CINCINNATI - The Cincinnati Police Department announced it has revised its Use of Force Policy, specifically as it relates to the Taser X26 electronic stun device.
The revised procedure recommends that an officer aim at a suspect's back when deploying a Taser barb at an actively resisting individual. CPD says this revision is to reduce the risk of serious injury or death, after reports that Taser barbs deployed at the chest region could increase the likelihood of these occurrences.
The department policy now states "frontal shots are prohibited except in situations of self-defense or defense of another."
"That could happen in the instance of a person who is acting in an aggressive manner. The officer is under attack and the officer has no other choice but to deploy the Taser in frontal torso area," said Cincinnati Police Chief James Craig at a press conference on Tuesday.
Chief Craig says the department has been using a new training video to train officers of the new Taser policy since February. The new policy became official on Sept. 4.
CPD says the revised policy achieves objectives that keep with best policing practices, and the revisions were made to "ensure the continued safety of Cincinnati police officers and the suspects they apprehend." Cincinnati police acknowledged in a press release that while rare, there have been certain cases across the country involving the deployment of a Taser which have resulted in cardiac arrest or death.
A 9 News I-Team investigation into whether or not Taser shocks can administer a fatal dose of electricity have revealed several opinions on the use of the tool. The investigation followed the death of Everette Howard in August 2011, who died after a Taser was used on him by UC police. After more than 10 months, the Hamilton County coroner ruled his cause of death was "undetermined," but civil rights attorney Al Gerhardstein, attorney for the Howard family, says it is not possible to definitively blame the Taser because doctors know that electricity does not leave evidence behind in the body. He says this case called for the coroner to look at other evidence such as witness statements of how Howard reacted after the Taser was used on him.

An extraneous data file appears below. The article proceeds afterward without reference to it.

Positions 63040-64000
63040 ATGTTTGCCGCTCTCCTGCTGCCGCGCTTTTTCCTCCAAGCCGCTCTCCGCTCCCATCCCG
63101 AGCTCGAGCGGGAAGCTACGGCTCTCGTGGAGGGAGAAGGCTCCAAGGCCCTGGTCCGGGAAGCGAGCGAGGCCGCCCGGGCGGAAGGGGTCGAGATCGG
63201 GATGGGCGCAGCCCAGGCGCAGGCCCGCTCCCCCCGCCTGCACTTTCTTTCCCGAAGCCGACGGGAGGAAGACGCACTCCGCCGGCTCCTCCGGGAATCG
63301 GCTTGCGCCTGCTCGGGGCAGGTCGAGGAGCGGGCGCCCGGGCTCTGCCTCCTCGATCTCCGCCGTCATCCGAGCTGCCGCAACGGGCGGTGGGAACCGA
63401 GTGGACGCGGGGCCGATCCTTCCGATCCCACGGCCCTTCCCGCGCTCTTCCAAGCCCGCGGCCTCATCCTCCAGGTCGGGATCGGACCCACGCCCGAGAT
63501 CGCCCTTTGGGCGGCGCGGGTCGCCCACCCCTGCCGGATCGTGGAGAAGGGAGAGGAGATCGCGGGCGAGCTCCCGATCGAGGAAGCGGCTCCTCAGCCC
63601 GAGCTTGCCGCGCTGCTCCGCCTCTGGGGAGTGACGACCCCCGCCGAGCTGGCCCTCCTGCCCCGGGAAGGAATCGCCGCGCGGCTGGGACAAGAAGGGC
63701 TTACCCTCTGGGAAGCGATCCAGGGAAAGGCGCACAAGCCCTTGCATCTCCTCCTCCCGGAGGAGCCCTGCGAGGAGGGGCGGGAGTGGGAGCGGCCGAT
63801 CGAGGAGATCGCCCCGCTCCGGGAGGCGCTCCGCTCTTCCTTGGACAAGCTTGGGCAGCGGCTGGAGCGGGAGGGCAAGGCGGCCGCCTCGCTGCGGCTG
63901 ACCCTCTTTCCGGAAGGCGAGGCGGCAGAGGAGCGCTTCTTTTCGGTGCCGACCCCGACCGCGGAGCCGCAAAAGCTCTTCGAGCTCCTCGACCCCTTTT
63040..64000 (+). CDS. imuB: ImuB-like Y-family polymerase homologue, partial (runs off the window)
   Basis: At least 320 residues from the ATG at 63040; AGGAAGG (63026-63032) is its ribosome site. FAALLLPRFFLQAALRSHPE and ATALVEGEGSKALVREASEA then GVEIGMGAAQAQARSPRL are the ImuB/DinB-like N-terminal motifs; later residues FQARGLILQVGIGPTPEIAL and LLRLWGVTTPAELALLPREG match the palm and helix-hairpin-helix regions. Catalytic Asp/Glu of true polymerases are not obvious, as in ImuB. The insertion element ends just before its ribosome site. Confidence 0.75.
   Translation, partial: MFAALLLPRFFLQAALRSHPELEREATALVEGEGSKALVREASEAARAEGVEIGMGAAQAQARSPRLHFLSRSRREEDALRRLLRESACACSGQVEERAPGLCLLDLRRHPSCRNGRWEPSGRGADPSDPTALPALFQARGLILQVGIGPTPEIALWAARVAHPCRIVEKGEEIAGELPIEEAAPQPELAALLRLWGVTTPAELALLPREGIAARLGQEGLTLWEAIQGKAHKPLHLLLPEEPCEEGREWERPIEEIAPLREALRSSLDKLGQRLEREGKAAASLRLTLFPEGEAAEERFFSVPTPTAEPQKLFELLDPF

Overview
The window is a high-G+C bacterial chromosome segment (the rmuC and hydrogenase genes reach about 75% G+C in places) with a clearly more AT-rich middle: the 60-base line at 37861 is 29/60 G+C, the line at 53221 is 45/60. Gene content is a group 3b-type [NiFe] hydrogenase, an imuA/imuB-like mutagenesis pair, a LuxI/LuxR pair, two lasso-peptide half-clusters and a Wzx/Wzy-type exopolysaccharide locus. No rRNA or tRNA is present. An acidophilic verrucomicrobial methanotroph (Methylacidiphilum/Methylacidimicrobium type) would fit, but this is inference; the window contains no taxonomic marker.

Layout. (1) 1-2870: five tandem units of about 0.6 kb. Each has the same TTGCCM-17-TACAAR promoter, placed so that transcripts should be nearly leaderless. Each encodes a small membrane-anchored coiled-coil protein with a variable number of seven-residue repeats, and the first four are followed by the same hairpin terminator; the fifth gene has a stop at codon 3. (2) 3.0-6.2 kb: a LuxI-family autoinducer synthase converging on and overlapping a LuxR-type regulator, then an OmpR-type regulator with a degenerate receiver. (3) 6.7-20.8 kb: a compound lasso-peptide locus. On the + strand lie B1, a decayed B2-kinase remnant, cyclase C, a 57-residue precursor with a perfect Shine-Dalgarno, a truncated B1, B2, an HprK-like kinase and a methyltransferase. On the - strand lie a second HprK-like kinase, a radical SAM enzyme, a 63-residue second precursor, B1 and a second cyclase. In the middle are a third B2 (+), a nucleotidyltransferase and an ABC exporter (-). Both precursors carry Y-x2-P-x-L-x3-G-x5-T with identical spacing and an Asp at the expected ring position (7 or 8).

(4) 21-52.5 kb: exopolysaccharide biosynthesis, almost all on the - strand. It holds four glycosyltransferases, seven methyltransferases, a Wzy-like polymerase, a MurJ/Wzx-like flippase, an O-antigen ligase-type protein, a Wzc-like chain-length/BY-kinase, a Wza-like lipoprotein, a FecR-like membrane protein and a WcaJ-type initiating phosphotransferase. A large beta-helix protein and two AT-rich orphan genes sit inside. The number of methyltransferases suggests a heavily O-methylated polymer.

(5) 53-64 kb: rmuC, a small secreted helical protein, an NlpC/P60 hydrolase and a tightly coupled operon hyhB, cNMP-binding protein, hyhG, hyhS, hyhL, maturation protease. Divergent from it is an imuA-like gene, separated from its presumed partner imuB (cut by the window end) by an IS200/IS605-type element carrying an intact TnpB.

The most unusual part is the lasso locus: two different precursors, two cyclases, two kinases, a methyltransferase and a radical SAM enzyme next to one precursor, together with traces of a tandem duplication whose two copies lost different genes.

Gerhardstein called the new revision to the CPD Taser policy "a good start."
"I mean whenever force is used you need to think about the severity of the crime, the threat that the suspect poses to the public and whether they're fleeing," he said.
Gerhardstein and the Howards recently called for Taser policy reform that would include the elimination of Taser chest shots. Gerhardstein is currently reviewing the Taser policies of every department in Hamilton County and plans to release his findings in the next week or two.
In the summer of 2011, a jury awarded the family of Darryl Turner, who died after a Taser was used on him, $10 million, ruling that Taser knew its weapon could kill and did not properly warn police. Doctor Douglas Zipes, an electrophysiologist, testified for the plaintiff that Tasers could kill.
The revised policy is as stated in a CPD press release: